How, then, do we achieve this cultural change? The answer: By electing officials who grasp what our forefathers intended when they created our representative democracy: Elect wise women and men who can set aside their own biases and political views dictated by organizations outside our communities and who can look for solutions with an open mind that are supported by our citizens. This requires the ability to think critically, and have integrity and wisdom backed up by political will to make New Hampshire great in this century.

Here is my list of candidates who think critically. I offer my observations as a devoted Independent, a former Republican.

State Senate: Charlie Chandler and Andrew Hosmer.

State House: David Huot, Liz Merry, Lisa DiMartino, Dorothy Piquado, Johan Andersen, Tom Dawson, and sometimes Don Flanders. There may be others I have been unable to favorably evaluate.

Executive Councilor: Mike Cryans.

Governor: Colin Van Ostern.

U.S. Senate: Maggie Hassan.

U.S. House: Carol Shea-Porter.

United States President: Hillary Clinton.

How our state and country succeeds is clearly in the hands of whom we elect. This is a critical election and great opportunity for our nation to stand tall.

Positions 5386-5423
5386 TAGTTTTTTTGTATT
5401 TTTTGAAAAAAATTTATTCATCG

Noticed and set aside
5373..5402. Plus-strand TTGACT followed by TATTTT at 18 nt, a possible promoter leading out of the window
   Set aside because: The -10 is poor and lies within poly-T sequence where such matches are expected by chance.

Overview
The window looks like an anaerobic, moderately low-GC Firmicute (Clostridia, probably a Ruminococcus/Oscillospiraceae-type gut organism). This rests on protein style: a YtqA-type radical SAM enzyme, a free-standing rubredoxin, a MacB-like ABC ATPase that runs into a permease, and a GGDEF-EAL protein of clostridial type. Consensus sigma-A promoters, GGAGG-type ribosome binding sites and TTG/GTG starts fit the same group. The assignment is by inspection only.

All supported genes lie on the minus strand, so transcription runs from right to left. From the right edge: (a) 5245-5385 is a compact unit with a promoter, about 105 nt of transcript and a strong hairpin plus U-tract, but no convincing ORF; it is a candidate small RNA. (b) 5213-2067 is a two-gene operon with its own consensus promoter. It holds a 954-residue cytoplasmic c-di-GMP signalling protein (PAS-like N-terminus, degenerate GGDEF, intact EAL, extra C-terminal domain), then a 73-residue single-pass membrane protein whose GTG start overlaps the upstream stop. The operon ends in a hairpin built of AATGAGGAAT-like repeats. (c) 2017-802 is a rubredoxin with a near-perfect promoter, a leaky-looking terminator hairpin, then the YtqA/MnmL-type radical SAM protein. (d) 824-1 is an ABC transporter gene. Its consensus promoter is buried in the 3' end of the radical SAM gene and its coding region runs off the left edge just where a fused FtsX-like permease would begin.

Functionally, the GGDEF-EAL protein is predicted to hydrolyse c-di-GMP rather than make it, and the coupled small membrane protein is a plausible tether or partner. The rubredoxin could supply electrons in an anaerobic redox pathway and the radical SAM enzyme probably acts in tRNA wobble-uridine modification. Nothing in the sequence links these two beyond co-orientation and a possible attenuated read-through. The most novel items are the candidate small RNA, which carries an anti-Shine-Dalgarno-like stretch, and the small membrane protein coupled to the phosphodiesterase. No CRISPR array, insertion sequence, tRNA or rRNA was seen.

Miller C. Lovett


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Allow me to list a few things that demonstrate my 'lack of interest'

To The Daily Sun,

I write in response to Julie Richelson, whose letter appeared in Saturday, Oct. 29's, Daily Sun:

You stated "I do not know Ms. Gulick..." in your letter alleging my "lack of interest" in the community.

We've lived in New Hampton for 46 years. My "lack of interest" included — among other things — running the kindergarten in town, prior to the school district taking over that financial and staffing obligation; serving (briefly) on the board of Child and Family Services, and (long-term) on the board of NANA. I was one of the originating members of the Ruth S. Joyce Scholarship and have been an active supporter these many years.

My law practice of 25 years intimately involved me with citizens and institutions in the community. I was honored to receive a pro bono award in 1992. My confidentiality obligation requires my silence with respect to the thousands of cases I handled. Maybe some former clients would be willing to talk with you about my "lack of interest."

One of my favorite activities over the years has been going into classrooms. I am currently serving on the Board and Executive Committee of the Gordon-Nash Library. For the past 8-plus years, I've been secretary of the New Hampton Historical Society. Most recently Peter and I were able to help retrieve the ancient Grange stove, removed from the Grange Hall.

I am happy that Valerie attended meetings when she was invited as a representative. Should I fault Valerie for not attending the meetings and activities where I was involved as a legislator? Of course not. It would be cheap shot. She deserves better, and so do I.

Ruth Gulick

New Hampton